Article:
These #Mustreads are from the shortlist of one of the most prestigious literary awards in the world, the BAILEYS Women’s Prize for Fiction – previously known as the Orange Prize for Fiction. The award celebrates excellence, originality and accessibility in women’s writing from throughout the world. The winner receives £30,000.
Americanah by Chimamanda Ngozi Adichie From the award-winning author of ‘Half of a Yellow Sun’, a powerful story of love, race and identity. As teenagers in Lagos, Ifemelu and Obinze fall in love. Their Nigeria is under military dictatorship, and people are fleeing the country if they can. The self-assured Ifemelu departs for America. There she suffers defeats and triumphs, finds and loses relationships, all the while feeling the weight of something she never thought of back home: race
Burial Rites by Hannah Kent In northern Iceland, 1829, Agnes Magnúsdøttir is condemned to death for her part in the brutal murder of her lover. Sent to wait out her final months on the farm of district office Jøn Jønsson and family. Horrified to have a convicted murderer in their midst, they avoid contact with Agnes. Only Tøti, the young assistant priest appointed Agnes’s spiritual guardian, tries to understand her. As the year progresses and the hardships of rural life force the household to work side by side, Agnes’s story begins to emerge and with it the family’s terrible realization that all is not as they had assumed
A Girl Is a Half-Formed Thing by Eimear McBride – on order. Won the Goldsmiths prize, shortlisted for the Folio prize, this debut novel tells the story of a young woman’s relationship with her brother, and the long shadow cast by his childhood brain tumour. Not so much a stream of consciousness, as an unconscious railing against a life that makes little sense; a shocking and intimate insight into the thoughts, feelings and chaotic sexuality of a vulnerable and isolated protagonist.Touches on everything from family violence to sexuality and the personal struggle to remain intact in times of intense trauma.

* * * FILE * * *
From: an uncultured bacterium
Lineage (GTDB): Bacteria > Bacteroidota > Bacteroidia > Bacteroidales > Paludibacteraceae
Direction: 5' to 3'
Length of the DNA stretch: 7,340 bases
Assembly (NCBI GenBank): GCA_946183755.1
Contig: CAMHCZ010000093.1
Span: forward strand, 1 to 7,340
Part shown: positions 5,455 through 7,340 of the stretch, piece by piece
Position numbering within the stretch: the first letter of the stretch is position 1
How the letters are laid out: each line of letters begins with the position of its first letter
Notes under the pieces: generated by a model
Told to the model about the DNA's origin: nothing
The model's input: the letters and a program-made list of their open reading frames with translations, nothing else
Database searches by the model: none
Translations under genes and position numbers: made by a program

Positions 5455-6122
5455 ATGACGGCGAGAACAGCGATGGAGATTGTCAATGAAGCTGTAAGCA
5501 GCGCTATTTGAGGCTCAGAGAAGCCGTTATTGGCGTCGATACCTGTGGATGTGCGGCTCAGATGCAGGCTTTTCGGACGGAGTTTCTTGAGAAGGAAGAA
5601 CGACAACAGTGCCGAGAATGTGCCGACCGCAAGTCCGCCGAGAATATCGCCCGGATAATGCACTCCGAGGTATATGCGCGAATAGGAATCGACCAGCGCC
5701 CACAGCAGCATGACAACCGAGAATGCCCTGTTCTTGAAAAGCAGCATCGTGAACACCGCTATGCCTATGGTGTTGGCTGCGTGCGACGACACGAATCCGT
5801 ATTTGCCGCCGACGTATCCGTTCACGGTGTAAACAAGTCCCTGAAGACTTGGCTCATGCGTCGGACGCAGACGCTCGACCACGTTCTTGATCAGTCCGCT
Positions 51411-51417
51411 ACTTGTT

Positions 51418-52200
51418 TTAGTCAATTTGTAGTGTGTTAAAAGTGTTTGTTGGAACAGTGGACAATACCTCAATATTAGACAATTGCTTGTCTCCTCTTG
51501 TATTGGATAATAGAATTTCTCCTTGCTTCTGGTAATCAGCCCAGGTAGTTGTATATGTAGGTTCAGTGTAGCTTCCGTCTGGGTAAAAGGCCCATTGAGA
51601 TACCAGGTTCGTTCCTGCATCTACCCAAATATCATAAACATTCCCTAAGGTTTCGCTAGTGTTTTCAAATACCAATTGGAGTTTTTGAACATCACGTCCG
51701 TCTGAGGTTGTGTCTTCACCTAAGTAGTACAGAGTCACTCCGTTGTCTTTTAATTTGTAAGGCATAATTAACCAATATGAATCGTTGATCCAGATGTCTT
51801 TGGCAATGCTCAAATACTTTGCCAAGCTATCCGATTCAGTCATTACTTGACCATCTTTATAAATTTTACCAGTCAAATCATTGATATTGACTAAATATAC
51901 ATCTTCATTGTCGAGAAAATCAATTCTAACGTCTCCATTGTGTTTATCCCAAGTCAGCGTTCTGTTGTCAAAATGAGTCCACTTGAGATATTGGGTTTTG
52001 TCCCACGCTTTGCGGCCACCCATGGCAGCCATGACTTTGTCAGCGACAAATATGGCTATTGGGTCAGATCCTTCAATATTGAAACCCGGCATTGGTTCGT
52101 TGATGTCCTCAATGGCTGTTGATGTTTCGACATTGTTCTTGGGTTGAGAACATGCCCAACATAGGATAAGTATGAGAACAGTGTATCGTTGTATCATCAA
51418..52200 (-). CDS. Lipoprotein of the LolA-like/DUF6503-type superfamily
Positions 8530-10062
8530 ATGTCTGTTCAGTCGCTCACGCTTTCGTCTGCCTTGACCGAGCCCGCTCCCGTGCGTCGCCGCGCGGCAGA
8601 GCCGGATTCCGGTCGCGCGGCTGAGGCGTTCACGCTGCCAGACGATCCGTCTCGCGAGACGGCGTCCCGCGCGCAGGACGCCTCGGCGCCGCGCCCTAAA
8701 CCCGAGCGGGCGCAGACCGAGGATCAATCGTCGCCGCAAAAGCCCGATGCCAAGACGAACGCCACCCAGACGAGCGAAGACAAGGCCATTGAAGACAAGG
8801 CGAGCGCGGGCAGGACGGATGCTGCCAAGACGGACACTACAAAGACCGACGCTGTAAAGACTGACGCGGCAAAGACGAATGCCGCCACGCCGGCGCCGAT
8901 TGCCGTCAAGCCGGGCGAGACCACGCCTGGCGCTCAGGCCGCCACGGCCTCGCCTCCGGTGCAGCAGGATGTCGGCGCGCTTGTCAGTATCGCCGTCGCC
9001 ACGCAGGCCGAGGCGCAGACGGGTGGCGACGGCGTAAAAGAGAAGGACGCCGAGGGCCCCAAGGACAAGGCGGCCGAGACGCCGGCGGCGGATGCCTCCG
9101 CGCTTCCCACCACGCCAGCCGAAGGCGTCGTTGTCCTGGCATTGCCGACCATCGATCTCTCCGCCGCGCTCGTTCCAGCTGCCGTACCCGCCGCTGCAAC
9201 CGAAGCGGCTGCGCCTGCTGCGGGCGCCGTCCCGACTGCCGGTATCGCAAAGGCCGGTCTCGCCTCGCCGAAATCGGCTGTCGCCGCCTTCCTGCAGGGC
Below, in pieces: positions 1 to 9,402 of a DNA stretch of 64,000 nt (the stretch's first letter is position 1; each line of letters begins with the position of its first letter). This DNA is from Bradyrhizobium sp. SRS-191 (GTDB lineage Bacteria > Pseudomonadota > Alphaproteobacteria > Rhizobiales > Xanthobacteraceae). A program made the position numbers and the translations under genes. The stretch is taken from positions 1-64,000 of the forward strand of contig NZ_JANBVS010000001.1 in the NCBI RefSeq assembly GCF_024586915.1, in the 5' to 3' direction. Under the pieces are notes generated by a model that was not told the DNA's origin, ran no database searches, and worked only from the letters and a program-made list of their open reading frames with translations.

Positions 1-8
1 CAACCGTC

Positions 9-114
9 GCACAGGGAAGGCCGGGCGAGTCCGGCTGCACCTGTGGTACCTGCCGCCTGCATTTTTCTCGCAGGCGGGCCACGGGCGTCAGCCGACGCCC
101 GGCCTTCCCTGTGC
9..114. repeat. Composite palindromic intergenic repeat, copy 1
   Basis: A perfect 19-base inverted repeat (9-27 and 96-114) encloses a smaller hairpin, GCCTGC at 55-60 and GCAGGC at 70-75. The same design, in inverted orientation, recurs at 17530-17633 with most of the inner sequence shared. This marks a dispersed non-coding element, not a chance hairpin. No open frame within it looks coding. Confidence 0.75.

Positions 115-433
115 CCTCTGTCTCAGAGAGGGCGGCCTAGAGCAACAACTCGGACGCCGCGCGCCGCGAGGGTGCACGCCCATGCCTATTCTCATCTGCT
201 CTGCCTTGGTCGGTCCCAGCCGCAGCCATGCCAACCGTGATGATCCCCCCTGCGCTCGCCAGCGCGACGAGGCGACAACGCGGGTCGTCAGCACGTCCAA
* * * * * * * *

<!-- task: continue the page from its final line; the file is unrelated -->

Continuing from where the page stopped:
The Goldfinch by Donna Tartt Aged 13, Theo Decker, son of a devoted mother and a reckless, largely absent father, survives an accident that otherwise tears his life apart. Alone and rudderless in New York, he is taken in by the family of a wealthy friend. Tormented by an unbearable longing for his mother, he clings to one thing that reminds him of her: a small, strangely captivating painting that ultimately draws him into the criminal underworld. As he grows up, he glides between the drawing rooms of the rich and the dusty antiques store where he works. He is alienated and in love; his talisman, the painting, places him at the centre of a narrowing, ever more dangerous circle
The Lowland by Jhumpa Lahiri Rated 5 star Epic in its canvas and intimate in its portrayal of lives undone and forged anew, ‘The Lowland’ is a deeply felt novel of family ties that entangle and fray in ways unforeseen and unrevealed, of ties that ineluctably define who we are. With all the hallmarks of Jhumpa Lahiri’s achingly poignant, exquisitely empathetic story-telling, this is her most devastating work of fiction to date
The Undertaking by Audrey Magee An immensely powerful first novel set in Germany and the Soviet Union during World War II, its ambition and achievement reminiscent of Rachel Seiffert’s ‘The Dark Room’, Hans Fallada’s ‘Alone in Berlin’, and Helen Dunmore’s ‘The Siege’